Asset prices tend to co-move internationally, in what is often described as the ‘global financial cycle’. However, one such asset class, exchange rates, cannot by definition all move in the same direction. In this post we show how the ‘global financial cycle’ is associated with markedly different dynamics across currencies. We enrich traditional labels such as ‘safe haven’ and ‘risky’ currencies with an explicit quantification of exchange rate tail risks. We also find that several popular ‘risk factors’, such as current account balances and interest rate differentials, can be linked to these differences.
Will people in 2030 buy goods, get mortgages or hold their pension pots in bitcoin, ethereum or ripple rather than central bank issued currencies? I doubt it. Existing private cryptocurrencies do not seriously threaten traditional monies because they are afflicted by multiple internal contradictions. They are hard to scale, are expensive to store, cumbersome to maintain, tricky for holders to liquidate, almost worthless in theory, and boxed in by their anonymity. And if newer cryptocurrencies ever emerge to solve these problems, that’s additional downside news for the value of existing ones.
Would removing the 1p and 2p coins from circulation cause inflation? Or deflation? Or neither? Our analysis, and the overwhelming weight of literature and experience, suggests it would have no significant impact on prices because price rounding would be applied at the total bill level, not on individual items and it would only affect cash transactions, which make up a low proportion of spending by value. Even if individual prices were rounded on all payments, analysis of UK price data suggests no economically significant impact on inflation.
Does the introduction of a central bank digital currency (CBDC) crowd out bank funding? Does it open the door to runs on the aggregate banking system? In a recent Staff Working Paper we provide insights on these questions. We find that some of the major risks to financial stability posed by CBDC can be addressed by a set of four core design principles for a CBDC system. Implementing these principles, however, is non-trivial and risks would remain.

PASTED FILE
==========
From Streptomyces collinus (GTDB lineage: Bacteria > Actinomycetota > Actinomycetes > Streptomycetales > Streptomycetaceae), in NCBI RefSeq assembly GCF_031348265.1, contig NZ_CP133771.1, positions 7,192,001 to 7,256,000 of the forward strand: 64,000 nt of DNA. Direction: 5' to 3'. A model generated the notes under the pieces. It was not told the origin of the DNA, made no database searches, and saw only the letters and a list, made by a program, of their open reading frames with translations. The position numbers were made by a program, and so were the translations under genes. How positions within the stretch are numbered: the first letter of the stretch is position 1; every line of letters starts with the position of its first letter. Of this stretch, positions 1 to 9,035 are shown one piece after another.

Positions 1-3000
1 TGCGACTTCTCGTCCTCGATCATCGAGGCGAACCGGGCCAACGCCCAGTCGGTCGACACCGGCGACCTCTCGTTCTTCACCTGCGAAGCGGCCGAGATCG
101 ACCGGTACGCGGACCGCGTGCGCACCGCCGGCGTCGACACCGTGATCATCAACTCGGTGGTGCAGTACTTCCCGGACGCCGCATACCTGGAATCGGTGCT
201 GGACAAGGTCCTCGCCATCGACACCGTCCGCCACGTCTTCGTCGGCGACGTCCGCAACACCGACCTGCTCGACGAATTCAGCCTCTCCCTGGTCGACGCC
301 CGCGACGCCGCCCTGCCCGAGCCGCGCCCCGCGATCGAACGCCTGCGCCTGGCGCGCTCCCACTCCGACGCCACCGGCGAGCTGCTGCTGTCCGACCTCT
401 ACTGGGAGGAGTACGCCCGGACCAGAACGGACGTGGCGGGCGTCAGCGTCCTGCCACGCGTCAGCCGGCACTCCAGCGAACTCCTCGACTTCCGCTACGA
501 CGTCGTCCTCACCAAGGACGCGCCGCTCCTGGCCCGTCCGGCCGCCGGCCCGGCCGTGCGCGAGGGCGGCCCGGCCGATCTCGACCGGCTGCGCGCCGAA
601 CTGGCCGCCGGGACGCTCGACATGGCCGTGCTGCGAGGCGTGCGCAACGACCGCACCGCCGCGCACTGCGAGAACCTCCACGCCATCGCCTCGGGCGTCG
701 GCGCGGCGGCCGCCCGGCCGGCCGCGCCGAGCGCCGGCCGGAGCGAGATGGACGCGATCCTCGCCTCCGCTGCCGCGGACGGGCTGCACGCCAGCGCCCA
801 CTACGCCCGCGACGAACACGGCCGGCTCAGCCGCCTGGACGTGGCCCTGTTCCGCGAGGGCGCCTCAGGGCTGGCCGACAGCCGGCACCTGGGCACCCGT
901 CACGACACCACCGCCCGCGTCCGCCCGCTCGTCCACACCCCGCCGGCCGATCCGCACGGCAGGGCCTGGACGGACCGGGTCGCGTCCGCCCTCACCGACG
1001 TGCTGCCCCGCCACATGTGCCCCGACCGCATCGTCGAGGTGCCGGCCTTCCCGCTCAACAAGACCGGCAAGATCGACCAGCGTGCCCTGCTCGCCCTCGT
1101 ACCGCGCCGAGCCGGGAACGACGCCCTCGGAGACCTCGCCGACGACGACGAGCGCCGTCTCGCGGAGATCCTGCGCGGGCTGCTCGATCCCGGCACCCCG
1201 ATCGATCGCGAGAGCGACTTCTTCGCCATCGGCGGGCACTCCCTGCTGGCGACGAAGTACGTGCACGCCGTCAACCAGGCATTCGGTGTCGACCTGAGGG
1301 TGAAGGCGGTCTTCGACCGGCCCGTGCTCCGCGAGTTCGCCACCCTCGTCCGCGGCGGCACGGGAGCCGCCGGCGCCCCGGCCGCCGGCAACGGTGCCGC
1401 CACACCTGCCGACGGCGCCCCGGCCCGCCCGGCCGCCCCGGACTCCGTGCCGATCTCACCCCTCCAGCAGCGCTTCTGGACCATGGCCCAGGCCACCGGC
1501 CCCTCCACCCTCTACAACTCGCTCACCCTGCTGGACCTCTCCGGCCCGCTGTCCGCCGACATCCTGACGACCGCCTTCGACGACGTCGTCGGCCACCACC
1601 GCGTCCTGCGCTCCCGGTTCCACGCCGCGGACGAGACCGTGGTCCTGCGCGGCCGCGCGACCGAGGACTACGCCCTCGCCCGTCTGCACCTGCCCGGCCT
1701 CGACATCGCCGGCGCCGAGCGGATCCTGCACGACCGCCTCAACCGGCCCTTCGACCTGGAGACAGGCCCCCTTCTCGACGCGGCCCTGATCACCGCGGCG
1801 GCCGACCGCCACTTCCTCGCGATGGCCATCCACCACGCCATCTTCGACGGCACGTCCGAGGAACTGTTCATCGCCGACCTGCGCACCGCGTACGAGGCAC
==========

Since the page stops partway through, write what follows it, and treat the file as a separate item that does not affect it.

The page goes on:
Francis Breedon, Louisa Chen, Angelo Ranaldo and Nicholas Vause
Most academic studies find that algorithmic trading improves the quality of financial markets in normal times by boosting market liquidity (so larger trades can be executed more quickly at lower cost) and enhancing price efficiency (so market prices better reflect all value-relevant information). But what about in times of market stress? In a recent paper looking at the removal of the Swiss franc cap, we find that algorithmic trading provided less liquidity than usual, at worse prices, and that its contribution to efficient pricing dropped to near zero. Market quality benefits from a diversity of participants pursuing different trading strategies, but it seems this was undermined in this episode by commonalities in the way algorithms responded.
What could falls in sterling mean for UK firms’ ability to sustain foreign currency (FX) debt obligations? The value of sterling began falling around two years ago and dropped further after the EU referendum – remaining around these lower values ever since. There is every possibility that sterling may stay low for the foreseeable future – creating both potential winners and losers. In this piece, I investigate one particular channel for losses related to sterling weakness: whether UK firms could find meeting their FX debt obligations more challenging. By reviewing market intelligence, market prices and derivatives databases, I find limited evidence that sterling weakness has yet produced any significant changes to UK firms’ ability to manage their FX debt obligations.
Despite decades of trade deficits (spending more on foreign products than foreigners spend on UK products), the UK’s net liability with the rest of the world remains negligible. How does it pull off that trick? By earning a higher return on its foreign assets than it pays on its foreign liabilities.